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02/01/2021
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WorkScoop
Does a 5-year-old mystery hold some answers for the SolarWinds case? Inauthentic social media accounts aren't just for trolls. And gamers, beware: Supply-chain attacks can affect you, too. This is CyberScoop for Monday, Feb. 1, 2021.

SolarWinds breathes life into Juniper cold case

Remember the Juniper breach? It’s been five years since the networking giant revealed that someone had slipped malicious code into the firewalls it sells to the federal government. Very little insight into who carried out the hack and what it accomplished has come to light since. Now, a group of U.S. lawmakers are demanding answers from the NSA on the role of an agency-backed algorithm in the incident. Sean Lyngaas has a deep dive.


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Pro-Huawei influence campaign targets Belgium

A pro-Huawei network of inauthentic Twitter accounts began a campaign last month railing against Belgium’s recent decision to limit 5G technology vendors it deems “high-risk,” according to Graphika research published Friday. The pro-Huawei network, whose posts were shared on multiple occasions by Huawei executives, sought to cloak its activities by using fake, computer-generated profile pictures through an artificial intelligence technique known as Generative Adversarial Networks (GAN). On at least two occasions the network also shared articles that Huawei had sponsored. Graphika said it did not have enough evidence to attribute the campaign definitively. Shannon Vavra has the story.


'Highly targeted' espionage on gamers

The latest news of a software supply-chain attack involves a company that makes a tool for gamers. Researchers at ESET say they've identified a "highly targeted" malware campaign that allows for the perpetrators to spy on users of NoxPlayer, which allows Android games to be played on PCs or Macs. The malware arrives via updates pushed out by BigNox, which makes the emulator software. ESET says the operation appears to be fixated on espionage and not broad data breaches or destructive attacks. NoxPlayer has about 150 million users, most of them in Asia. Joe Warminsky explains.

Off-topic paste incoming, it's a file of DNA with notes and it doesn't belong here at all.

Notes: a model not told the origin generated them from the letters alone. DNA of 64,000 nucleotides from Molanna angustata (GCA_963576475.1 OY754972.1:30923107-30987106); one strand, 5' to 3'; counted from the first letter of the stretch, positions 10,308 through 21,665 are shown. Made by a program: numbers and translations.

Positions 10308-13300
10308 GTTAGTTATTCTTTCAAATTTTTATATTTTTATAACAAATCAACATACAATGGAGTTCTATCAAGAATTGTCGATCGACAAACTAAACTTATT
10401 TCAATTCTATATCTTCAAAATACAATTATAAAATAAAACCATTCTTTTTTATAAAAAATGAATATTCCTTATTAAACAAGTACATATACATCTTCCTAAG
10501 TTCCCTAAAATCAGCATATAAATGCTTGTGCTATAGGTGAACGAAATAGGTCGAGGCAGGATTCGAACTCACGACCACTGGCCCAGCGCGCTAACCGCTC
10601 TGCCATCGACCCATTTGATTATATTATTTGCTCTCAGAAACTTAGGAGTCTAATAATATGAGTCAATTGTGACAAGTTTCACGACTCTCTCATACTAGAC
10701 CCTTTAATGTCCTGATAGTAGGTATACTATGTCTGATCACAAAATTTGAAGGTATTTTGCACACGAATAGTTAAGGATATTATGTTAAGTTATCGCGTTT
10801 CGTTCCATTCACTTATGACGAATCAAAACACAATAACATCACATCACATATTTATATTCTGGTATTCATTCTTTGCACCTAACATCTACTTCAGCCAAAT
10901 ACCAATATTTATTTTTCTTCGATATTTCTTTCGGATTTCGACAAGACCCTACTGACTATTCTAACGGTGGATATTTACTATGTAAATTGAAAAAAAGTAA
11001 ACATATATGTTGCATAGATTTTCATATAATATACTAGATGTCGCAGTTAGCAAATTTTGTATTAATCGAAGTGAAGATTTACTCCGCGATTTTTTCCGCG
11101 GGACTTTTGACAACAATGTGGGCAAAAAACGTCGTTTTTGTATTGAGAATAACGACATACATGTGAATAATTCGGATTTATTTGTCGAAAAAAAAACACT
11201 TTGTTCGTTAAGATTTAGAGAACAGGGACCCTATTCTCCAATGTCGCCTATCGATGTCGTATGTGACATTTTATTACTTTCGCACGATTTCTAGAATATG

DARPA hardware bounty program yields just 10 bugs

DARPA, the Pentagon’s R&D arm, last week revealed the results of a novel, three-month bug bounty program focused on hardware. The researchers found just 10 valid vulnerabilities, seven of which were deemed critical. That points to the defensive strengths of the DARPA-backed hardware, said program manager Keith Rebello. Most of those bugs were in weaknesses between how the hardware, firmware and operating software interacted. There’s more to be learned in the field. The white-hat hackers from Synack who participated tested “novel prototype systems that have never been tested before,” said Synack’s Mark Kuhr. More from DARPA.


Tweet Of The Day

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At least we know it's definitely not a Christmas movie.


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